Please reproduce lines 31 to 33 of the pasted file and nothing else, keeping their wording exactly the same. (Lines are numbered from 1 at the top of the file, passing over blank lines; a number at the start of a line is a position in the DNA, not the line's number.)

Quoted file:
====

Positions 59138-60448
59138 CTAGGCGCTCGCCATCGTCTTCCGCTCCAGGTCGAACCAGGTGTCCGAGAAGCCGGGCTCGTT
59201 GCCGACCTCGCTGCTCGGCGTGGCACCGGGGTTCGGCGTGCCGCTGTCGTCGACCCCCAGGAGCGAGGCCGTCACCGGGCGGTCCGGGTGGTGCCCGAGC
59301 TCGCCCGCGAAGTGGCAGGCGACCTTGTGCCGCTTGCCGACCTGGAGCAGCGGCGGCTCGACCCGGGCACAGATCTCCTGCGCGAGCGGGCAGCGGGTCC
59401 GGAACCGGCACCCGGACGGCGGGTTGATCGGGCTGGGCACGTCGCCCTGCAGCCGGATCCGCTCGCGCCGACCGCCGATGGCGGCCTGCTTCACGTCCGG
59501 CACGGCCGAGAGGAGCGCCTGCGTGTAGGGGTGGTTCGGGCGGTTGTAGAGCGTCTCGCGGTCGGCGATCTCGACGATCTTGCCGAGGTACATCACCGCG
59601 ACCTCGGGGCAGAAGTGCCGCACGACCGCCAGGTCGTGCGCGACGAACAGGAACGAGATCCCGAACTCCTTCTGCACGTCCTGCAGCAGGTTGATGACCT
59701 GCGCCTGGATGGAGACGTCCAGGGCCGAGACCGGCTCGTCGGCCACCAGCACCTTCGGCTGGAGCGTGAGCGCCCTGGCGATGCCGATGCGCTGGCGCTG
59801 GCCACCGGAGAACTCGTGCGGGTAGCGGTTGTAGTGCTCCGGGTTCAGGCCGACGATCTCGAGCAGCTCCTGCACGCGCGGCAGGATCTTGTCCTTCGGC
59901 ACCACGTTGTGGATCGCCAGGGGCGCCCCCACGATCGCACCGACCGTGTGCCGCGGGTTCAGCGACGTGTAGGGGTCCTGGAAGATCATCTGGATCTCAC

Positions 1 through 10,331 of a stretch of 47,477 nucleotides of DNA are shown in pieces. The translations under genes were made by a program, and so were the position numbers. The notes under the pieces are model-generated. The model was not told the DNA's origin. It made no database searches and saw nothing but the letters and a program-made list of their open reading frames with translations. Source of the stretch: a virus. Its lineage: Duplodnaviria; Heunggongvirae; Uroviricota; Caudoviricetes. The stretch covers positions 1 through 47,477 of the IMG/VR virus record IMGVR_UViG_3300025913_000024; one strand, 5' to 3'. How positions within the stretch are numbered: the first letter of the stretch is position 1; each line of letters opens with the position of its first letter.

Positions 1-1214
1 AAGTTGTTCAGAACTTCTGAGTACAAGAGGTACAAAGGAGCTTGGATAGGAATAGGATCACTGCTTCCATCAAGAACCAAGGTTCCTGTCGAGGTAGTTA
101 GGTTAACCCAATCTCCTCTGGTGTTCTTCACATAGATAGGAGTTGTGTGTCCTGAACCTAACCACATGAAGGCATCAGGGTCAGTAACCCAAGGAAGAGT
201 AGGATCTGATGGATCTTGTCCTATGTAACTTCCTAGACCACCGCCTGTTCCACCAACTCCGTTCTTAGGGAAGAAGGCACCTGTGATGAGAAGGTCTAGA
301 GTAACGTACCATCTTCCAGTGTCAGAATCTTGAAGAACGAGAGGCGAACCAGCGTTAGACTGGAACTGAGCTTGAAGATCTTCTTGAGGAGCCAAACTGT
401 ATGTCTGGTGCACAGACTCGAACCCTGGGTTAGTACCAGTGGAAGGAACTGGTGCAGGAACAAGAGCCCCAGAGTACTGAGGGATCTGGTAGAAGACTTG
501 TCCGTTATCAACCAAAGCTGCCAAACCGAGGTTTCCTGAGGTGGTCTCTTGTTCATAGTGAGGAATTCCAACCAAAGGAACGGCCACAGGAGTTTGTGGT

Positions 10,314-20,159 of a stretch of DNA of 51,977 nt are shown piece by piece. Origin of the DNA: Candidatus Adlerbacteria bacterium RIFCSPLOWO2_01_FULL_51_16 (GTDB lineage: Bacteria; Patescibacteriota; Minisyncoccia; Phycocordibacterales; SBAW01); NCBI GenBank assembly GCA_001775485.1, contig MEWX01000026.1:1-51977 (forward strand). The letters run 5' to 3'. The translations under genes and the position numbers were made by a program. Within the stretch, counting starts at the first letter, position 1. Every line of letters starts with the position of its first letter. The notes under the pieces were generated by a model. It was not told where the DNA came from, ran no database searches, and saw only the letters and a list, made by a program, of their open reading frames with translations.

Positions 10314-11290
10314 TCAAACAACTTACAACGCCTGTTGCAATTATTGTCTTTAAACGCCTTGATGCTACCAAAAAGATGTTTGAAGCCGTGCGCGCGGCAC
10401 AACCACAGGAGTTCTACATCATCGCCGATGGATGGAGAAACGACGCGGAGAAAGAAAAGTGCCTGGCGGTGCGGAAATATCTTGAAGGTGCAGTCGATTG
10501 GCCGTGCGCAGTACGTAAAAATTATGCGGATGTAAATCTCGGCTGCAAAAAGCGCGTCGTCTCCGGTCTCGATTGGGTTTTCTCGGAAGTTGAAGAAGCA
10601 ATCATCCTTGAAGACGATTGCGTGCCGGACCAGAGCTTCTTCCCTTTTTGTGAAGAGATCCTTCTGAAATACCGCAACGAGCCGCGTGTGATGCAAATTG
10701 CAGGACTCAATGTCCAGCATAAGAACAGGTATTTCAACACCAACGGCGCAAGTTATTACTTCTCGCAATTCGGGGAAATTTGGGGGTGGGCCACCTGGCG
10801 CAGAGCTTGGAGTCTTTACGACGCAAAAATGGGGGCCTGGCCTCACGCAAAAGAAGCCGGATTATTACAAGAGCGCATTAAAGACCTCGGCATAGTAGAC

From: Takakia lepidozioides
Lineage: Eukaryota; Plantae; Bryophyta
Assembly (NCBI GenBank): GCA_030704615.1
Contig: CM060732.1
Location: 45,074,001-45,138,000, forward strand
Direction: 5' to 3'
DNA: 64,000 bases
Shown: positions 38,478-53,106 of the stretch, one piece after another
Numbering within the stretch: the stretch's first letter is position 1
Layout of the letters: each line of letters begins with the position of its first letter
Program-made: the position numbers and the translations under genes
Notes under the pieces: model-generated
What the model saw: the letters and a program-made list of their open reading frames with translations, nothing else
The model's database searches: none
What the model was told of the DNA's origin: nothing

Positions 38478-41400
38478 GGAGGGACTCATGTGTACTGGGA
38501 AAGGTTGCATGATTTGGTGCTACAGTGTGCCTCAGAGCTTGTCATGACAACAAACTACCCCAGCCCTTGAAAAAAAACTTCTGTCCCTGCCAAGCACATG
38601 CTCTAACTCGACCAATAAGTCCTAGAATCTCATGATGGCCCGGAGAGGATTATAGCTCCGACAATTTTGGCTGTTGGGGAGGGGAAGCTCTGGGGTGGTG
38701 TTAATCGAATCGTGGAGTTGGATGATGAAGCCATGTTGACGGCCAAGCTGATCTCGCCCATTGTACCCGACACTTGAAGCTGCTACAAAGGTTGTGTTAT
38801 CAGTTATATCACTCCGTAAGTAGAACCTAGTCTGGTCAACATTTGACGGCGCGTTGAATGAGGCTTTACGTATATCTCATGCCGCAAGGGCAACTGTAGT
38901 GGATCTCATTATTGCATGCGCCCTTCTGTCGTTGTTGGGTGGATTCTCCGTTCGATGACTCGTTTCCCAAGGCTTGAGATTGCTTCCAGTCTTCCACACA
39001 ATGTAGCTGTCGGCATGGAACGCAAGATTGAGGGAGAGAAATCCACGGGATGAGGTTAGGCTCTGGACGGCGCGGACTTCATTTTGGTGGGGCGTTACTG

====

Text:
Location: 45,074,001-45,138,000, forward strand
Direction: 5' to 3'
DNA: 64,000 bases